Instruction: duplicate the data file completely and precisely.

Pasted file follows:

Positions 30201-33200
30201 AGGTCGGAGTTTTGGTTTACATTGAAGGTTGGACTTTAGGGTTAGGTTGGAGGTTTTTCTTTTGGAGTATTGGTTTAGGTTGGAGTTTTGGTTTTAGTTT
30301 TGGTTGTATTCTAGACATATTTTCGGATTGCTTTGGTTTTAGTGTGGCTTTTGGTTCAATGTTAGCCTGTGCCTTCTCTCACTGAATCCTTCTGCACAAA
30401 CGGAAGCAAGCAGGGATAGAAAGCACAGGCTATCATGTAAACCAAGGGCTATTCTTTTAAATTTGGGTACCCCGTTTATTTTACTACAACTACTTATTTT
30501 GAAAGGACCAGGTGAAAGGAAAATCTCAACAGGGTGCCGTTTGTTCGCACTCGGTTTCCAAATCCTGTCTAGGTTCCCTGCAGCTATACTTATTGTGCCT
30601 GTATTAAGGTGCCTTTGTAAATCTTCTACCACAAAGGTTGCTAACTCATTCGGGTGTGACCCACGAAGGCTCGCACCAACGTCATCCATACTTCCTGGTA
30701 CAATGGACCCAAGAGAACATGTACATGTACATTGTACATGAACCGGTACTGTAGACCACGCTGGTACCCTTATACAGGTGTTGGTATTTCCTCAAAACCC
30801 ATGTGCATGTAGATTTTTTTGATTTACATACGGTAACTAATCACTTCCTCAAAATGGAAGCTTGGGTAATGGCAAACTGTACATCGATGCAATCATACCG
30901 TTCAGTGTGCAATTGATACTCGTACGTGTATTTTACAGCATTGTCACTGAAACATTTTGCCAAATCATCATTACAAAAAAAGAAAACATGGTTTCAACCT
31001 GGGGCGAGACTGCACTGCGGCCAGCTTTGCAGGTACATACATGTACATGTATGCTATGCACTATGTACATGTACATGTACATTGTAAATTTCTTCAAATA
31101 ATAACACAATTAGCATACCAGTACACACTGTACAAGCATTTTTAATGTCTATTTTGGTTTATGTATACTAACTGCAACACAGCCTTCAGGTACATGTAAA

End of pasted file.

Positions 30201-33200
30201 AGGTCGGAGTTTTGGTTTACATTGAAGGTTGGACTTTAGGGTTAGGTTGGAGGTTTTTCTTTTGGAGTATTGGTTTAGGTTGGAGTTTTGGTTTTAGTTT
30301 TGGTTGTATTCTAGACATATTTTCGGATTGCTTTGGTTTTAGTGTGGCTTTTGGTTCAATGTTAGCCTGTGCCTTCTCTCACTGAATCCTTCTGCACAAA
30401 CGGAAGCAAGCAGGGATAGAAAGCACAGGCTATCATGTAAACCAAGGGCTATTCTTTTAAATTTGGGTACCCCGTTTATTTTACTACAACTACTTATTTT
30501 GAAAGGACCAGGTGAAAGGAAAATCTCAACAGGGTGCCGTTTGTTCGCACTCGGTTTCCAAATCCTGTCTAGGTTCCCTGCAGCTATACTTATTGTGCCT
30601 GTATTAAGGTGCCTTTGTAAATCTTCTACCACAAAGGTTGCTAACTCATTCGGGTGTGACCCACGAAGGCTCGCACCAACGTCATCCATACTTCCTGGTA
30701 CAATGGACCCAAGAGAACATGTACATGTACATTGTACATGAACCGGTACTGTAGACCACGCTGGTACCCTTATACAGGTGTTGGTATTTCCTCAAAACCC
30801 ATGTGCATGTAGATTTTTTTGATTTACATACGGTAACTAATCACTTCCTCAAAATGGAAGCTTGGGTAATGGCAAACTGTACATCGATGCAATCATACCG
30901 TTCAGTGTGCAATTGATACTCGTACGTGTATTTTACAGCATTGTCACTGAAACATTTTGCCAAATCATCATTACAAAAAAAGAAAACATGGTTTCAACCT
31001 GGGGCGAGACTGCACTGCGGCCAGCTTTGCAGGTACATACATGTACATGTATGCTATGCACTATGTACATGTACATGTACATTGTAAATTTCTTCAAATA
31101 ATAACACAATTAGCATACCAGTACACACTGTACAAGCATTTTTAATGTCTATTTTGGTTTATGTATACTAACTGCAACACAGCCTTCAGGTACATGTAAA